This piece starts off as a conventional alcoholic beverage ad in that a shapely — and for all practical purposes unclad — woman is displayed in close proximity to a liquor bottle. The similarity of the auburn hair of the model to the scarlet curtains framing the label further associates her with the product.
The red border of the entire poster suggests that this is a traditional Russian brand. The background includes orange and yellow and the letters give the appearance of black and white stripes. These are nature’s colors and patterns for demanding attention, often to warn that the bearer is poisonous as with the coral snake or the lion fish.
What’s particularly unnerving about the image is that the young lady’s head and legs are cut off, excising personality from sexuality. Is this just to focus attention on the charms barely contained by a bikini? In English pub signs similar “silent woman” images are not uncommon. At the very least, some simmering hatred of women is required to appreciate this motif.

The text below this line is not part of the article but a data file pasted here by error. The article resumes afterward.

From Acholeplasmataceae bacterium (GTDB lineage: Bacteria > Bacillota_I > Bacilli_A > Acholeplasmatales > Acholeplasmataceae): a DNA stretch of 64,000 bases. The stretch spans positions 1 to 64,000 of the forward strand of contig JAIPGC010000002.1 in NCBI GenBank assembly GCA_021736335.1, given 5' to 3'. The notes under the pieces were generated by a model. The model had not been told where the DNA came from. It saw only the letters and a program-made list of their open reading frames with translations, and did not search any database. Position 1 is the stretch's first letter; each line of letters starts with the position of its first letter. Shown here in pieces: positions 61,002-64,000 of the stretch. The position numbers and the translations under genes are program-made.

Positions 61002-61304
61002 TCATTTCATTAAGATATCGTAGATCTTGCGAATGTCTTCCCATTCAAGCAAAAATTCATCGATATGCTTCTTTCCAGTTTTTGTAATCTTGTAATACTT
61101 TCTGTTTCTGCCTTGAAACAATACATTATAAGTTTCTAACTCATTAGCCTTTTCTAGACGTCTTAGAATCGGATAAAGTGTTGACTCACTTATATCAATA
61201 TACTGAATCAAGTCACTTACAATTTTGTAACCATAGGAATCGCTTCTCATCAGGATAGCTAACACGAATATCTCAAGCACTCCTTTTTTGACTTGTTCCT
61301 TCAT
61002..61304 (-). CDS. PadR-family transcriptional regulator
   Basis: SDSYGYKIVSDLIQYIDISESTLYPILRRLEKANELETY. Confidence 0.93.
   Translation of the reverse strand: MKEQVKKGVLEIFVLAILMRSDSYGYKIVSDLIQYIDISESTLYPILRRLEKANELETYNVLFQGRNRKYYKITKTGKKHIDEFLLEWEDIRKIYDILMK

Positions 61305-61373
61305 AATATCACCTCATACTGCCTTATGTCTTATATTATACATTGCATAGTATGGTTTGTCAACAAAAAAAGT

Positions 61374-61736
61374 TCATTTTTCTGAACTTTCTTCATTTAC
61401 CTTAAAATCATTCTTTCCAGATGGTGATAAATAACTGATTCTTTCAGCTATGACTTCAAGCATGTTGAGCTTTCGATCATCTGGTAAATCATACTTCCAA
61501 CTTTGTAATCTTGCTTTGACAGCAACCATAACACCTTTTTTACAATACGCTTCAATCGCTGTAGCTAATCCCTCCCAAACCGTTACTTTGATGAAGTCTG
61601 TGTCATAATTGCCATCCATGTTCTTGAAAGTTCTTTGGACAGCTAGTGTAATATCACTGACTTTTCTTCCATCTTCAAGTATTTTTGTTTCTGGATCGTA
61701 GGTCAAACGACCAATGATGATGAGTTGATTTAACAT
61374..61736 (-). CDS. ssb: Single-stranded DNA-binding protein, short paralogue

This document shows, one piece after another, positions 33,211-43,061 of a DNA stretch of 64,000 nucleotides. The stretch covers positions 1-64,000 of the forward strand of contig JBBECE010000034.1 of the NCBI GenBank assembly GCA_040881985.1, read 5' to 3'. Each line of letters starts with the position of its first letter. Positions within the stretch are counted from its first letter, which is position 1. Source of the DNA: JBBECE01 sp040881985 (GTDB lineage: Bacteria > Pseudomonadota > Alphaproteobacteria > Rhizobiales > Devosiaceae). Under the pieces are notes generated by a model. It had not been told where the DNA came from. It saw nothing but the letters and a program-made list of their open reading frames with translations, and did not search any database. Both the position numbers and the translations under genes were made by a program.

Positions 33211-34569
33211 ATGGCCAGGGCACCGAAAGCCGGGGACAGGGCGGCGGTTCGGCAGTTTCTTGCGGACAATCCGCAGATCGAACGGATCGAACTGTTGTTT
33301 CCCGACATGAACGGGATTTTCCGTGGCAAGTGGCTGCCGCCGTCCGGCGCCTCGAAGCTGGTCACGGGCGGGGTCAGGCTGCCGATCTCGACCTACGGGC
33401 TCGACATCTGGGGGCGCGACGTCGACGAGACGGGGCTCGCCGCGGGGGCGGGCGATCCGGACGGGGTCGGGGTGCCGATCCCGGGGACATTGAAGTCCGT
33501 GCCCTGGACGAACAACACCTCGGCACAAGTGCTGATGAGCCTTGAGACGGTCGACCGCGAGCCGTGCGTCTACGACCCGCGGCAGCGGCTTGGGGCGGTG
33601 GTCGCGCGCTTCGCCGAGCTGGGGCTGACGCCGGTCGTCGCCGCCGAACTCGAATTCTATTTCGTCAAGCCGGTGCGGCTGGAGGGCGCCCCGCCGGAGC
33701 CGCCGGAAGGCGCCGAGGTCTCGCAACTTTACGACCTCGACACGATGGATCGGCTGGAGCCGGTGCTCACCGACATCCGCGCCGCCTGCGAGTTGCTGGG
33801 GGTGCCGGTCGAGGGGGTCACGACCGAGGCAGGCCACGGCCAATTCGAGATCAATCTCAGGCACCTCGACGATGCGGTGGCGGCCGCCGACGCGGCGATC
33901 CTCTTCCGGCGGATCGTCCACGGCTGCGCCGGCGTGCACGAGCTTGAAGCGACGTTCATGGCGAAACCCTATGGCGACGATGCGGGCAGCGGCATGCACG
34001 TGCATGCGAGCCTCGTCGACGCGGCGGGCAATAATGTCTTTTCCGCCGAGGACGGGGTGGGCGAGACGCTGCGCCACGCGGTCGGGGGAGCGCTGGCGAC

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In 2005, Anheuser-Busch installed a similar “silent woman” image on the floor of the Hoboken NJ PATH subway station. Because of the nature of the graphic and that commuters were compelled to walk on the picture of the woman’s body, activists demanded the ad’s removal.